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Debates Forum

Debates Forum

  1. 06 May '14 18:36
    I heard an interesting opinion today, that the SCOTUS decision on prayer in town meetings may serve to galvanize more united action including "testing" of the situation by humanists/Jews/Muslims/unaffiliated people in a way that Roe v Wade did for evangelicals, ultimately delivering both an issue and a voting bloc to one of the parties.

    It was also pointed out that the majority decision to allow it were based on consciously carving out an exception based on "tradition" which seems to acknowledge that the practice would be unconstitutional if it hadn't been going on for so long across the US.

    The decision itself relies on a theory that in practice, free expression of non-Christian prayers and/or freedom to excuse oneself from that part of the meeting without consequences, will be honored. It will be interesting to see how this pans out.

    A final point I heard is that separation of church and state exists for the protection of church from state, as it does fro the protection of state from church.

    Thsi was on a KQED program called Forum.
  2. 06 May '14 19:09
    http://www.vice.com/read/heres-the-first-look-at-the-new-satanic-monument-being-built-for-oklahomas-statehouse
  3. 06 May '14 19:16
    Originally posted by MoneyManMike
    http://www.vice.com/read/heres-the-first-look-at-the-new-satanic-monument-being-built-for-oklahomas-statehouse
    If the people of Oklahoma want the monument, then it should be built. If they don't, then it won't.
  4. 06 May '14 20:48
    Originally posted by Eladar
    If the people of Oklahoma want the monument, then it should be built. If they don't, then it won't.
    I suspect that the people of Oklahoma do not want the monument. However, the monument will still be built and displayed.
  5. 07 May '14 00:01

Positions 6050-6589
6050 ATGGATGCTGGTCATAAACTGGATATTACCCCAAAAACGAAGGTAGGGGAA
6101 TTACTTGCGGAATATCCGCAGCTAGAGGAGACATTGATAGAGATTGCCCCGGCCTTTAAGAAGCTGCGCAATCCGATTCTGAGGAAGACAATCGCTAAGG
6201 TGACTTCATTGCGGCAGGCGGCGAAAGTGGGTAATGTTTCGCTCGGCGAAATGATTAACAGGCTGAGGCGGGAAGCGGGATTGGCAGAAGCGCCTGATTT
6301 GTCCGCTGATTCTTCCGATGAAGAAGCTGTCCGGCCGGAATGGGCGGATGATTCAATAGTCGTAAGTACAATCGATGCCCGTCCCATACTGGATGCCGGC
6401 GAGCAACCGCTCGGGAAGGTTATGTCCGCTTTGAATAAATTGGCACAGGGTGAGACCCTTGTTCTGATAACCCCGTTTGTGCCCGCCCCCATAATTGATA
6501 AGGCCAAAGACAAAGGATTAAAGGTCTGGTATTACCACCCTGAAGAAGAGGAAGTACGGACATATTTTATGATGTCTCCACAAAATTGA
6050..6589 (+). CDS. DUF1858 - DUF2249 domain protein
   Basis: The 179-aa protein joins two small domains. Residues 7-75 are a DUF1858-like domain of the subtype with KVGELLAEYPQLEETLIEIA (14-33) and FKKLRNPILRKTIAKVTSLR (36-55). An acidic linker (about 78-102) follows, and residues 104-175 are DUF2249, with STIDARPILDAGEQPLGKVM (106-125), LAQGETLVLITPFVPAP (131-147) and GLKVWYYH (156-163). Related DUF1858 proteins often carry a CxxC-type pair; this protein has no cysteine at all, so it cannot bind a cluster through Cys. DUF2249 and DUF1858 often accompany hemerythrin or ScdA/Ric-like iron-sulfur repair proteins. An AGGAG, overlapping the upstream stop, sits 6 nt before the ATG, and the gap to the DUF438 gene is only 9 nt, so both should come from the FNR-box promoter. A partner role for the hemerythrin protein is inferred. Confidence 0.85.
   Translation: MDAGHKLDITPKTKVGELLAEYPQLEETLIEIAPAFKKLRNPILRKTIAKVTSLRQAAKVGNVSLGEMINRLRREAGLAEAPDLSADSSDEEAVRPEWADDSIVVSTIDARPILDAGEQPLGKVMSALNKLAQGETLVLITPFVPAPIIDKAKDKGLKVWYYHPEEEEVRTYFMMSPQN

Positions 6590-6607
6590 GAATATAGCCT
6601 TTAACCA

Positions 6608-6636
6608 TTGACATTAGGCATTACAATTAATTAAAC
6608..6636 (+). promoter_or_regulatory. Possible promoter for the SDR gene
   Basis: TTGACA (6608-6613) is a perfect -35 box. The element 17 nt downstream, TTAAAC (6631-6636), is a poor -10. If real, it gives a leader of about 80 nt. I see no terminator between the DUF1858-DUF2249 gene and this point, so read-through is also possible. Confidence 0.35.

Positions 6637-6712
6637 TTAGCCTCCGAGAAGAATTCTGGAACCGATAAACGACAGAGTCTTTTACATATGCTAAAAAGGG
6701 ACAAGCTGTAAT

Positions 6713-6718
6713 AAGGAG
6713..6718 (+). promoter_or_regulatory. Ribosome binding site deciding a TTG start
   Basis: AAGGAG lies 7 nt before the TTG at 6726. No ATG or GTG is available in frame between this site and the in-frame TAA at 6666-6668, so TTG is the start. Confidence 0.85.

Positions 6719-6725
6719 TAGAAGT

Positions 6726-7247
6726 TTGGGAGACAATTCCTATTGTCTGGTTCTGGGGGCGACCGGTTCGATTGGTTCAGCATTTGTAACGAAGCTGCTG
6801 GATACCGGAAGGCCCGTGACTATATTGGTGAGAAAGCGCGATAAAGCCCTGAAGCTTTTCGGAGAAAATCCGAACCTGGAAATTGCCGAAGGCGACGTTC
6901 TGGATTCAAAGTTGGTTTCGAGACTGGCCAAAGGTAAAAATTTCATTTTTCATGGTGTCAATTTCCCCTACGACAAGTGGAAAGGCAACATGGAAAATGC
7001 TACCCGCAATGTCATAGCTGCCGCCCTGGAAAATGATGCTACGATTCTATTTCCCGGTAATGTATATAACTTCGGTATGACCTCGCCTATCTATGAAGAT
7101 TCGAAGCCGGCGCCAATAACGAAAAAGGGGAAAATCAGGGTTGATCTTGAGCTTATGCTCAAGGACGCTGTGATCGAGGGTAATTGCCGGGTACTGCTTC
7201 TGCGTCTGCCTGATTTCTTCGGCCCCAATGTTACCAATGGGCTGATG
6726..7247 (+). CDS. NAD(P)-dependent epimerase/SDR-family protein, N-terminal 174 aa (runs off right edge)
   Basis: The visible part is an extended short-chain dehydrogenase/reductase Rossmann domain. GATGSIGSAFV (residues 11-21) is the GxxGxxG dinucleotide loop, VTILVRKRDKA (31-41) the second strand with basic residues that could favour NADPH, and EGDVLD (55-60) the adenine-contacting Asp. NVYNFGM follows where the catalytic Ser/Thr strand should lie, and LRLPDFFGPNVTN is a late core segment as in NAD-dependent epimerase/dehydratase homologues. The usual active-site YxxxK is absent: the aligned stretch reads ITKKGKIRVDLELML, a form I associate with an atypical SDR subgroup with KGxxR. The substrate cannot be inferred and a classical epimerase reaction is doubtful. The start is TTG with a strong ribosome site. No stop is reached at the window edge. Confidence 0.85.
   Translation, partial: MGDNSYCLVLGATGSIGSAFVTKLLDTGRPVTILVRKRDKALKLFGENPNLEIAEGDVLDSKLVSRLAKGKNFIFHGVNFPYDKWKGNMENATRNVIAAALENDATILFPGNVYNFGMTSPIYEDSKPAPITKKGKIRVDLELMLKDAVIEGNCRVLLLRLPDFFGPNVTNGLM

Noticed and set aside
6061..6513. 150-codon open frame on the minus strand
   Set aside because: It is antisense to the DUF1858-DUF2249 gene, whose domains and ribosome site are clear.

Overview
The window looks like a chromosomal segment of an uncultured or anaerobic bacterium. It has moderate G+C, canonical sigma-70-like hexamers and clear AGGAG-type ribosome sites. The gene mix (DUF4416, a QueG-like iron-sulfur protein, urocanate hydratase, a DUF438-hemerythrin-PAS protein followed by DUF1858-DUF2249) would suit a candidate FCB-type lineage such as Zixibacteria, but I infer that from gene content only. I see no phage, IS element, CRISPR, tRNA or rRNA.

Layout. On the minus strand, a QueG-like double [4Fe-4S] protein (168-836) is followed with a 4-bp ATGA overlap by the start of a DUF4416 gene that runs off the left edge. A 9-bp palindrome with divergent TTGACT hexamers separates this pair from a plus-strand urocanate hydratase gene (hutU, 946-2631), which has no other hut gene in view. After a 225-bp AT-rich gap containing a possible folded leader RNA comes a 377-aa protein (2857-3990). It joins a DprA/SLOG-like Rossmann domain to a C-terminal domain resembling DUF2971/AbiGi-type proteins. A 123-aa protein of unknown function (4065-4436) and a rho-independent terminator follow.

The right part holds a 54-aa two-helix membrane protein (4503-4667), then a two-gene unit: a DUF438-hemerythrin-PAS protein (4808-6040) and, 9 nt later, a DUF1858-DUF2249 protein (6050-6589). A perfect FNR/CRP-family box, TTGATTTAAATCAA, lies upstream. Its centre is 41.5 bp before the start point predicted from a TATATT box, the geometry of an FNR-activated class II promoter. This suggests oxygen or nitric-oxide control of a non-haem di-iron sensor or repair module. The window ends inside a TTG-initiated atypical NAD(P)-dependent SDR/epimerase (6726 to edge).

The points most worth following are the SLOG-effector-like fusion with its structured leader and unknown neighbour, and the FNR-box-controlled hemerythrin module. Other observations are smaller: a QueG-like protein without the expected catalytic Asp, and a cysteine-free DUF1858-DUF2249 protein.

Originally posted by MoneyManMike
    I suspect that the people of Oklahoma do not want the monument. However, the monument will still be built and displayed.
    Let's take a moment to thank God for the Law of Unintended Consequences.
  6. 07 May '14 00:09 / 1 edit
    Originally posted by MoneyManMike
    I suspect that the people of Oklahoma do not want the monument. However, the monument will still be built and displayed.
    It may be displayed, but not an Oklahoma State government site.
  7. 07 May '14 01:13
    Originally posted by Eladar
    It may be displayed, but not an Oklahoma State government site.
    What about the Ten Commandments?
  8. 07 May '14 02:13
    Originally posted by MoneyManMike
    What about the Ten Commandments?
    What about the Ten Commandments. Most Oklahomans would like to have that historical monument displayed.
  9. 07 May '14 03:49
    Originally posted by Eladar
    What about the Ten Commandments. Most Oklahomans would like to have that historical monument displayed.
    There is nothing wrong with the Ten Commandments. But Oklahoma cannot discriminate. So if Oklahoma wants to display the Ten Commandments, it must also allow other monuments to be displayed as well.
  10. 07 May '14 05:30